In addition to our public mapping activities, Broadband Illinois actively promoted the opportunities that high-speed internet offers for jobs, education, energy efficiency, healthcare, public safety, agriculture and government. As the State Broadband Initiative entity for the land of Lincoln, we collected and published telecom maps and information, collaborated with internet providers and economic development officials for deployment, and educated individuals and organizations on how to effectively use broadband.

Among those educational effort including launching the Illinois Broadband Innovation Fund, which awarded 14 grants to entities using broadband in unique and innovative ways, and working with the Federal Communications Commission on one of the agency’s first broadband lifeline grants to rural Western and Southern Illinois. We also worked closely with Gov. Pat Quinn on his Gigabit Challenge Initiative — one of the first in the nation — and which was announced on February 1, 2012.

When Broadband Illinois held its first conference in Carbondale, in Southern Illinois, in June 2011, the president of Southern Illinois University declared the city to be a “broadband desert.” Yet last week Carbondale officially became a Gigabit city (and recently a member of Next Century Cities), with the launch of a Gigabit Network by Frontier Communication.

I speak of these sorts of educational and entrepreneurial gains in Illinois because of my knowledge and work in the state. These sorts of stories have been replicated throughout the nation over the past five years through the efforts of the State Broadband Initiative program. Yet with the national program coming to end in March of 2015, the question becomes: Who will help convene the public broadband dialogue both on infrastructure and on applications?

US Ignite and Next Century Cities are two important groups stepping in to fill the breach. There will certainly be others, too: Such as the Rural Telecommunications Congress, that works to ensure rural areas aren’t left out of benefits available to “next century cities.”

But the direction toward Gigabit Networks – and the leadership role being played by states and by municipalities – is truly positive. In 2014, for the first time, Gigabit Networks have become an undeniable force that has reached a tipping point.

Drew Clark is the Chairman of the Broadband Breakfast Club, the premier Washington forum advancing the conversation around broadband technology and internet policy. He tracks the development of Gigabit Networks, broadband usage, the universal service fund and wireless policy @BroadbandCensus. You can find him on LinkedIN and Twitter. The articles and posts on  and affiliated social media are not legal advice or legal services, do not constitute the creation of an attorney-client privilege, and represent the views of their respective authors. Clark brings experts and practitioners together to advance the benefits provided by broadband: job creation, telemedicine, online learning, public safety, energy, transportation and eGovernment. 

Breakfast Media LLC CEO Drew Clark has led the Broadband Breakfast community since 2008. An early proponent of better broadband, better lives, he initially founded the Broadband Census crowdsourcing campaign for broadband data. As Editor and Publisher, Clark presides over the leading media company advocating for higher-capacity internet everywhere through topical, timely and intelligent coverage. Clark also served as head of the Partnership for a Connected Illinois, a state broadband initiative.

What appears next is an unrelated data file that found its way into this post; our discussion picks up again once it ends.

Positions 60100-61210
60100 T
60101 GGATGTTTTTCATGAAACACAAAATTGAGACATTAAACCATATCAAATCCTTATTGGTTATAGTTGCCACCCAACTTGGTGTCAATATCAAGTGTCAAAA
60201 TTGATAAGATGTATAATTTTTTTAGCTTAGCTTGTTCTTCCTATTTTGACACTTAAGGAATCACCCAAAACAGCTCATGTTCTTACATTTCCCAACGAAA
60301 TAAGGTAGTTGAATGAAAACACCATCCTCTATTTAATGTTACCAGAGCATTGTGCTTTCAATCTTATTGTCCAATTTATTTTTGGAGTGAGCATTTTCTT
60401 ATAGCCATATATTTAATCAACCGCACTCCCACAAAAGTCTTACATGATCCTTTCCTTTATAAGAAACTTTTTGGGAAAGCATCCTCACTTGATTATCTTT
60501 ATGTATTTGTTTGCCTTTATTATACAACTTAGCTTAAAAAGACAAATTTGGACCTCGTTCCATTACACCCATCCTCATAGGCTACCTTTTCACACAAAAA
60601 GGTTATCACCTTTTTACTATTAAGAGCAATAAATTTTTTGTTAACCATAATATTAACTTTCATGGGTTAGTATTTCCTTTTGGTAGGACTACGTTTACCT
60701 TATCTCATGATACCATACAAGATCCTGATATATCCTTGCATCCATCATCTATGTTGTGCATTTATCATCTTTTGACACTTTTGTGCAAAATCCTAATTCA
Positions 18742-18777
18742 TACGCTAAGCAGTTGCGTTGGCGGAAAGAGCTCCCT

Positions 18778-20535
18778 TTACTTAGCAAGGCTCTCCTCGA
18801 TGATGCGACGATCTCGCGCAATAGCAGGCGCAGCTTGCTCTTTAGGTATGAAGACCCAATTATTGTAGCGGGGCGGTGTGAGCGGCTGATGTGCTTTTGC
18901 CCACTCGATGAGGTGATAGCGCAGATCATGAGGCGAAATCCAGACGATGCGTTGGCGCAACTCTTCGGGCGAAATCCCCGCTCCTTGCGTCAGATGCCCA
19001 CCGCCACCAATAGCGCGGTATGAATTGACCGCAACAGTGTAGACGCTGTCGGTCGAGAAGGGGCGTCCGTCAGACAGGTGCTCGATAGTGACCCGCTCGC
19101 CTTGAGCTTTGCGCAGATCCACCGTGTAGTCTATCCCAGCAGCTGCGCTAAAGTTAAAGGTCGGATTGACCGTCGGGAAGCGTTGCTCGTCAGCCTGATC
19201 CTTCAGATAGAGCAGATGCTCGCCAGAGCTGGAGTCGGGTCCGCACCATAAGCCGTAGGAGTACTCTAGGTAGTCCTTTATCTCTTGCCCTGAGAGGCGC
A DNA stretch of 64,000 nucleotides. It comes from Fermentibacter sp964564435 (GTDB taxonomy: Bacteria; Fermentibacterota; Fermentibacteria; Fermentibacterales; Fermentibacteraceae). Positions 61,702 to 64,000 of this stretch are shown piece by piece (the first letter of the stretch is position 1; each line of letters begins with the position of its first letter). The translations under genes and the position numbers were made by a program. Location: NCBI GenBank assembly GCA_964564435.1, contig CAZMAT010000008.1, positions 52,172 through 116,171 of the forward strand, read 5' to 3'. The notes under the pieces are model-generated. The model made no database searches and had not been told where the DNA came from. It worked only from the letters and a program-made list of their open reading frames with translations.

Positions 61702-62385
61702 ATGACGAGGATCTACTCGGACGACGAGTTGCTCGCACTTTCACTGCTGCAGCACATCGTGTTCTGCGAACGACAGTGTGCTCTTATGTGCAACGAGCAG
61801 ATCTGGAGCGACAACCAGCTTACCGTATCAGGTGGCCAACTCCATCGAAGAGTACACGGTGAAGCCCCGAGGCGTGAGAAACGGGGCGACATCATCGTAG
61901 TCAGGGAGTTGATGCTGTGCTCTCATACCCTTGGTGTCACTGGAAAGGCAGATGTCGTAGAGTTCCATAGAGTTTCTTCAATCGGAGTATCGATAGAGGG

Broadband's Impact

Josephine Bernson: The Customer Experience is About More Than Fiber

‘Listen to the customer’ is a fundamental pillar in gaining a satisfied customer.



The author of this Expert Opinion is Josephine Bernson, Chief Revenue Officer at Great Plains Communications.

Customer experience and the digital customer experience are what makes businesses today stand apart from competitors. In our connected world, it means delivering products and services via high-speed internet, provided by a network that’s reliable and scalable according to rising bandwidth demand.

Yet, we must keep in mind the other component of a first-rate customer experience: customer service excellence.

Customer service excellence, from the beginning

How does a fiber provider successfully work with the customers and the community from the very beginning? And, continue to provide exceptional customer service each day thereafter?

It begins with listening.Listen to the customer” is a fundamental pillar in gaining a satisfied customer, whether it’s meeting with business executives, community leaders or residents. What are they hoping to achieve with their network, short-term and long-term? Any concerns that should be addressed?

Respond with solutions that meet their needs.  Personalization is better than a one-size-fits-all approach. Each customer has different needs and unique bandwidth specifications that should be taken into consideration. For example, the ability to adjust availability to accommodate peak work hours for a financial institution or local government complex or the flexibility needed for a local business that serves an online global market.

Get to know your customers. Focus on getting to know your customers through participating in local events and spending time in the community. Teams that live and work in same community they serve care about providing their neighbors with high-quality products and superior service. Valuable feedback comes from customers who directly interact with local employees immersed in the community.